The Warner Archive January 2016 Blu-ray release of the Kafkaesque 1956 Hitchcock docudrama "The Wrong Man" continues a series of reviews of exceptional Archive releases from the not-too-distant past. Hitchcock forgoing his usual Stan Lee style tongue-in-cheek cameo for a highly-stylized introduction is the first indication that this largely shot on location one is different.
The following YouTube clip of the theatrical trailer (which the BD includes) for "Man" features the monolgue that is discussed below. It also highlights the suspense and (also mentioned below) soundtrack.
This opening monologue stating that The Master of Suspense is shifting his focus from tales of murder and mayhem to the real-life story of the titular "innocent" Stork Club musician Christopher Emmanuel "Manny" Balestero (Henry Fonda) is another indication of a deviation from the norm. "Psycho" co-star Vera Miles playing Balestero spouse Rose and composer of the peerless "Psycho" theme (and other music of that film) Bernard Herrmann doing his thing here provide a sense of business as usual.
A coincidental sense of continuity is that "Man" is one of three recently acquired Archive releases that includes a new DVD of the (soon-to-be-reviewed)1966 Doris Day romcom "The Glass Bottom Boat" in which Day sings her signature song "Que Sera Sera" that she premieres in the 1956 Hitchcock thriller "The Man Who Knew Too Much."
The larger theme is a combination of a concept that makes Hitchcock so great and a related "it could happen to you" element of the work of Franz Kafka that Hitchcock often emulates. The Hitchcock formula for success includes moving terrifying events from the creepy mansion on the hill to the house next door. The source of fear this time is being wrongfully accused of a crime getting you wrapped up in a legal system that often is defended on the basis that it is the best alternative out there.
Readers are asked to consider the following discussion of "Man" both in the context of imagining themselves in the shoes of Manny and regarding the larger issue of the "Me Too" movement. The SINCERE disclaimer regarding this is that the discussion of "Me" is not intended to suggest anything other than the harm IF an accusation is false. No opinion is being expressed regarding the validity of ANY "Me" claim.
Men and women in power often abuse their positions and most claims of abuse by Hollywood power brokers are undisputed. Further, determining the truth in disputed cases involving 30 year-old events can be very challenging; this is not to mention one man's innocent hug being another woman's sexual assault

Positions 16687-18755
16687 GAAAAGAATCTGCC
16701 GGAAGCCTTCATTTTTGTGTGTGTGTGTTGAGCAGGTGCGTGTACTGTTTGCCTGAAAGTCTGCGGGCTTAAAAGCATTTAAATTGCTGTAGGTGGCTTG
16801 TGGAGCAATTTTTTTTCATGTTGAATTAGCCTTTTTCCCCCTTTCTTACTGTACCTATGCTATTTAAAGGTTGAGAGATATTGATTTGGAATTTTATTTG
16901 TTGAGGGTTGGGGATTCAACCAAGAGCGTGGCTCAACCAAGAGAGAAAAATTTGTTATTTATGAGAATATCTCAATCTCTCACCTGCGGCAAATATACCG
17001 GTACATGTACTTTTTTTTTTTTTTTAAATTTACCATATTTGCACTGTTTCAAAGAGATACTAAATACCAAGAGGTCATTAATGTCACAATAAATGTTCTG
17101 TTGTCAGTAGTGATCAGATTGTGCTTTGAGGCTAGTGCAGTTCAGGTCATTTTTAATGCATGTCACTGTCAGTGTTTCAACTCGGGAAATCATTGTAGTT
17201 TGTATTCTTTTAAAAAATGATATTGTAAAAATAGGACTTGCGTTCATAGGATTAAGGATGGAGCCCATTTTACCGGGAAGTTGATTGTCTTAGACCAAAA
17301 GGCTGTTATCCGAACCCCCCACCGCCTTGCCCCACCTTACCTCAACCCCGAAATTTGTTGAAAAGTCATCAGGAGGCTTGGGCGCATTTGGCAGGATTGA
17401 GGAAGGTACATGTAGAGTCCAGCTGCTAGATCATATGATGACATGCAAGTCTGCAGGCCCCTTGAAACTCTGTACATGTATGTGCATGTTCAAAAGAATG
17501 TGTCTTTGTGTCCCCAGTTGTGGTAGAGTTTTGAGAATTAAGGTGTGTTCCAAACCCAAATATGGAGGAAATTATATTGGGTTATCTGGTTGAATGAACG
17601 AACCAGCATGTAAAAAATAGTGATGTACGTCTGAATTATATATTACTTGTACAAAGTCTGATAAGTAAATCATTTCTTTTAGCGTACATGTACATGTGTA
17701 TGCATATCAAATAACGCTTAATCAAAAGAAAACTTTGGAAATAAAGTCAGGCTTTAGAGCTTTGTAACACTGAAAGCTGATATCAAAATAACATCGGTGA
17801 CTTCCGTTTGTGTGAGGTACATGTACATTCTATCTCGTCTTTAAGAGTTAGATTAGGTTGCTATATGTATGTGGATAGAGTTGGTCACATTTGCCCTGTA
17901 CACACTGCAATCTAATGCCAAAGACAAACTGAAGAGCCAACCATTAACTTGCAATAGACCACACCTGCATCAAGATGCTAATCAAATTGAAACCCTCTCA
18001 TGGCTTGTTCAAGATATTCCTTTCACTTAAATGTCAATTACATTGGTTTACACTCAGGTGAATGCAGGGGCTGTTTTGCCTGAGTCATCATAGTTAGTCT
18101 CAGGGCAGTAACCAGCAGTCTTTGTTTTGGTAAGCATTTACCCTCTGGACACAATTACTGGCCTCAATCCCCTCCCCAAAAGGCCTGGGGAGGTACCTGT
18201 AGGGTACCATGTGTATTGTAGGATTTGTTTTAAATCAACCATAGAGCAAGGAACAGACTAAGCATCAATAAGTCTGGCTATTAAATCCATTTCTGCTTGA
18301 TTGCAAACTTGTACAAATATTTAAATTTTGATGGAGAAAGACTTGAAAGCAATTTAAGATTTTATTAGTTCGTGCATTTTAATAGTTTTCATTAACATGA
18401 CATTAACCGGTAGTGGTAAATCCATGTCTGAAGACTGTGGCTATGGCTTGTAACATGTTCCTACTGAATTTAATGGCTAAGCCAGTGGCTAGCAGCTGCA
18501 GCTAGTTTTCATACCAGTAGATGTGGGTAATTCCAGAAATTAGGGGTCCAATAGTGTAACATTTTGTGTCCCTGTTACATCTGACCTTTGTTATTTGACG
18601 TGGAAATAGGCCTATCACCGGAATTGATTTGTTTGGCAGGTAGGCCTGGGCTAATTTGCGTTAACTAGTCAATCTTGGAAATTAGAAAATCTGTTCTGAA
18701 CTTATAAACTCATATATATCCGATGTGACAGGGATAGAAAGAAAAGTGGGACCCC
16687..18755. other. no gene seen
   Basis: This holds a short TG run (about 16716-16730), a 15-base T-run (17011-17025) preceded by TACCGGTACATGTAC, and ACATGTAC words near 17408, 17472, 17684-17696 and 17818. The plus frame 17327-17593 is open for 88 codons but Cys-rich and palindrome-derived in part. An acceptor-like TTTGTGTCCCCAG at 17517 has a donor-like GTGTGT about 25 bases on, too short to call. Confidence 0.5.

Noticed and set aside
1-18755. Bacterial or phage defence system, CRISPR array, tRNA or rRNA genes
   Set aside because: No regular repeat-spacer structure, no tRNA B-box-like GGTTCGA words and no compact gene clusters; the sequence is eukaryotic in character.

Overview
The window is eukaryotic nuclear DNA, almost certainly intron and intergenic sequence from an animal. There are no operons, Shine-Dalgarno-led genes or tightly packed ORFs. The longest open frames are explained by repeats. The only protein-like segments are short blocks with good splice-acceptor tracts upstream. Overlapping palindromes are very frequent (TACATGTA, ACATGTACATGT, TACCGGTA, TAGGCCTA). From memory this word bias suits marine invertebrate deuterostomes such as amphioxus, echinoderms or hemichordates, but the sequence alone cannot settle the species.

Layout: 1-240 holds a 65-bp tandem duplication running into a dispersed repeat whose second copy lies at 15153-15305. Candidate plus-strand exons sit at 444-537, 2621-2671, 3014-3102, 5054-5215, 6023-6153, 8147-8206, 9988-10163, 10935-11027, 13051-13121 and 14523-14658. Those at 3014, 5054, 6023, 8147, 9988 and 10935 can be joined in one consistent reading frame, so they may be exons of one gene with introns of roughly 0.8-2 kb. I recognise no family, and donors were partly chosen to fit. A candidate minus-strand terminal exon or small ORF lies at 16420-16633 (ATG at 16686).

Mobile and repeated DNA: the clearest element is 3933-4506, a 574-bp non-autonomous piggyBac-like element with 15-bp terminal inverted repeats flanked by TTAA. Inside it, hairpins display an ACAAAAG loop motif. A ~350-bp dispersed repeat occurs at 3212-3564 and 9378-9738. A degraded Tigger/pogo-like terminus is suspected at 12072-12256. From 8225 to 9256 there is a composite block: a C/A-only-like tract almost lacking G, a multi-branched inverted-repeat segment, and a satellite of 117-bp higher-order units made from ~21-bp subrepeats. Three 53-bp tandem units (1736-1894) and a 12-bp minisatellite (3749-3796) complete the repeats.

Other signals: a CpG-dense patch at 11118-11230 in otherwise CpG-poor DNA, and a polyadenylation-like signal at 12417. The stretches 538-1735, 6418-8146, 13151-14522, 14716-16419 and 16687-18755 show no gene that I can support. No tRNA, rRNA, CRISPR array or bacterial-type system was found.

The other side of the coin is that "Me" is subject to abuse by someone who wrongfully targets a person with a solid decades-long reputation that is worth millions of dollars and that allows him or her to walk the streets without being the subject of active scorn.
In typical Hitchcock style, "Man" begins depicting the then ordinary life of Manny before it spirals out of control. He is happily jamming in the New York landmark that employs him, takes the subway home, checks in on his peacefully sleeping young sons, and then goes into his marital bedroom to learn that the pain of four impacted wisdom teeth are keeping Rose awake.
The everymanny sense of the main character continues with him and Rose discussing their poor fiscal health and options for funding the dental procedure that she requires. Their fateful decision the next morning to borrow from the life insurance policy on Rose triggers their nightmare.
Manny goes to the insurance company office later that day thinking that inquiring about the value of the policy as collateral for a loan is going to be routine. The reality is that a woman who works there mistakenly recognizes him as the man who robbed the business months ago.
A subsequent police report puts NYPD Blue on the trail of Manny; being a nice guy and believing that his innocence is his get out of jail free card prompts our innocent to fully cooperate with the detectives who literally knock on his door.
The cringing by viewers begins with the detectives questioning Manny without reading him the well-known Miranda rights that the U.S. Supreme Court establishes 10 years later. Their criminally negligent behavior continues with conducting numerous blatantly suggestive witness identification procedures that include having Manny walk through robbed stores without informing him of the purpose for doing so.
This leads to arresting Manny without even telling him of his rights to an attorney and to remain silent as the cell door slams. The detectives additionally still are telling their suspect that he has no cause for concern if he is innocent.
Hitchcock and Kafka fully merge in this black-and-white film as the shadow of the cell bars falls across the face of a terrified Manny. This leads to a memorable scene as he sits still while the camera spins around him in a manner reminiscent of several "Psycho" shots.
Audience sympathy grows for Manny as defeat repeatedly is snatched from the jaws of victory. This includes the highly improbable thwarting of every effort to establish what should be a solid alibi. This likely raises the thought of many viewers in this age in which many of us live alone and that DVRs and/or On Demand video (not to mention highly portable cell phones) are in virtually that PROVING that we are "home watching television" on a "night in question" may be very difficult.
The additional element that attracts Hitchcock to the story is the toll on Rose. The overall experience and the related thoughts cause her great angst with effects that last well beyond the truth coming out.
Archive supplements the film with the making-of documentary "Guilt Trip: Hitchcock and the Wrong Man." Peerless film historian Robert Osborne and genuinely acclaimed film director Peter Bogdanovich are among the talking heads who provide insight regarding this compelling docudrama